Proposal to Lower Legal Gambling Age Gets Cold Reception in Nevada

Ever since the legalization of gambling (in 1931), one has to be at least 21 to participate in any gambling activities in most states and nations across the globe. It’s been nearly a century now, but a new bill was introduced in Nevada to the competent regulatory authorities to bring down the gambling age from 21 to 18!

According to State Assemblyman Jim Wheeler (R-District 39), gambling should be legalized to all adults—and to him, an adult is anyone who has attained 18 years of age. Last year, Wheeler announced his intentions to push for a change on this issue and submitted a bill draft request to the regulatory authorities. Wheeler opined, “If one is old enough to serve his country, fight in Iraq and Afghanistan, old enough to take alcohol in some nations, and old enough to take part in voting, then he or she is old enough to gamble.”

There is indeed logic in his opinion if one looks at it from his perspective, but then again not everyone agrees with his proposal. While his comments may come with rationality from various people including the servicemen, regulatory authorities in Nevada aren’t so enthusiastic to such an opinion; nor are most organizations that fight gambling problems. Most opposition groups and people such as Dr. Robert Hunter, a founding member of Las Vegas Problem Gambling Center, believes that lowering the age limit in gambling would be like “Bringing more risk to an already endangered population.”

Most people, (ironically even Wheeler) believes that such a bill would bring problems and complications to the young people since most gambling establishments offer alcohol—and the legal drinking age across the United States and Canada is still 21. They argue that this is without a doubt going to make it tougher for the bartenders to check IDs before serving people while in the casino. However, Wheeler argues that an 18-year-old is mature enough to gamble responsibly and it’s upon the bartenders to check IDs. “The fact is they are supposed to be checking them anyway!” he contends.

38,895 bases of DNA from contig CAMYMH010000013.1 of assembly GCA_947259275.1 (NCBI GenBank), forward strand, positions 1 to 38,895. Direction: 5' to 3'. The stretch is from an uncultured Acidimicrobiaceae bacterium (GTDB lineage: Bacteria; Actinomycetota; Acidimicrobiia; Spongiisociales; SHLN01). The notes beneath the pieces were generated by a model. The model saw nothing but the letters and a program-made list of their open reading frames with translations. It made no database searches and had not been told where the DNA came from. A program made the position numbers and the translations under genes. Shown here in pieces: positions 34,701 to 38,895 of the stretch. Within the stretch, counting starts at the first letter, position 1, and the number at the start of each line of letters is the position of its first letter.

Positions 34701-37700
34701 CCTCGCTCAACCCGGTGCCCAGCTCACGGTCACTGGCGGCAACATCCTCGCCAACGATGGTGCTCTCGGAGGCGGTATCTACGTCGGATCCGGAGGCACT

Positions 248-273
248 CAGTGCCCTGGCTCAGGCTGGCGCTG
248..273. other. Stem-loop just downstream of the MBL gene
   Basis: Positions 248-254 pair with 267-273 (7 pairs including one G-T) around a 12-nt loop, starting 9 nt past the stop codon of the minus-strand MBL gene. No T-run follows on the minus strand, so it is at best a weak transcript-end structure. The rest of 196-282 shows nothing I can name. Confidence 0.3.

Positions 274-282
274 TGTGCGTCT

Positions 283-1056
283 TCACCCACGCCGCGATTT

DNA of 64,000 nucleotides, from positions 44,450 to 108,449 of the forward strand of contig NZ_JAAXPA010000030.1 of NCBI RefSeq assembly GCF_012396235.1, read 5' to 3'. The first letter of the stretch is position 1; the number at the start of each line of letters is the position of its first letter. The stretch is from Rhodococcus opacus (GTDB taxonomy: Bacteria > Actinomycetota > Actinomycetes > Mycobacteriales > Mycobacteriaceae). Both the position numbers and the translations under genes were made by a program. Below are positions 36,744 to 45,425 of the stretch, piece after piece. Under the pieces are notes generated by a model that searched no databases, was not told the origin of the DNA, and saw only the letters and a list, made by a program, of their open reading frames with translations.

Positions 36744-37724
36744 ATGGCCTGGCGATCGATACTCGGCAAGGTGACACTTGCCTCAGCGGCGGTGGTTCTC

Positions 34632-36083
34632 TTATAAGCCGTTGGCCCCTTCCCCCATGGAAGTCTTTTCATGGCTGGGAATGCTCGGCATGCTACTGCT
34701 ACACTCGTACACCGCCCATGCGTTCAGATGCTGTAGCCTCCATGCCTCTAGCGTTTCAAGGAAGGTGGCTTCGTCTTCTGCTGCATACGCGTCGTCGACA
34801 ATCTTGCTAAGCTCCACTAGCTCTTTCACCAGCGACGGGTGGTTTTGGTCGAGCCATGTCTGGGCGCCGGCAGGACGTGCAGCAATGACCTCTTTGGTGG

The President of the Nevada Resort Association Virginia Valentine says that the body do not see any compelling benefit of lowering the age limit and therefore it opposes such a bill. “There exists no clear policy rationale, and such a proposal comes with uncertain risks,” she adds. Other regulatory heads such as Nick Tangeman believes that cutting the age limit in gambling would bring more problems to a point of problematic gambling. Since Tangeman works with young people as a clinical director, he believes that introducing gambling to teenagers would—“who are still at their developmental stage”—would bring more harm than good.

There you have it, probably not the first attempt to lower the age limits in the industry and certainly not the last, but it remains the same—21! It unmistakably seems that it will take solid convincing for the gambling regulatory bodies to cut ‘the 21’ to ‘the 18.’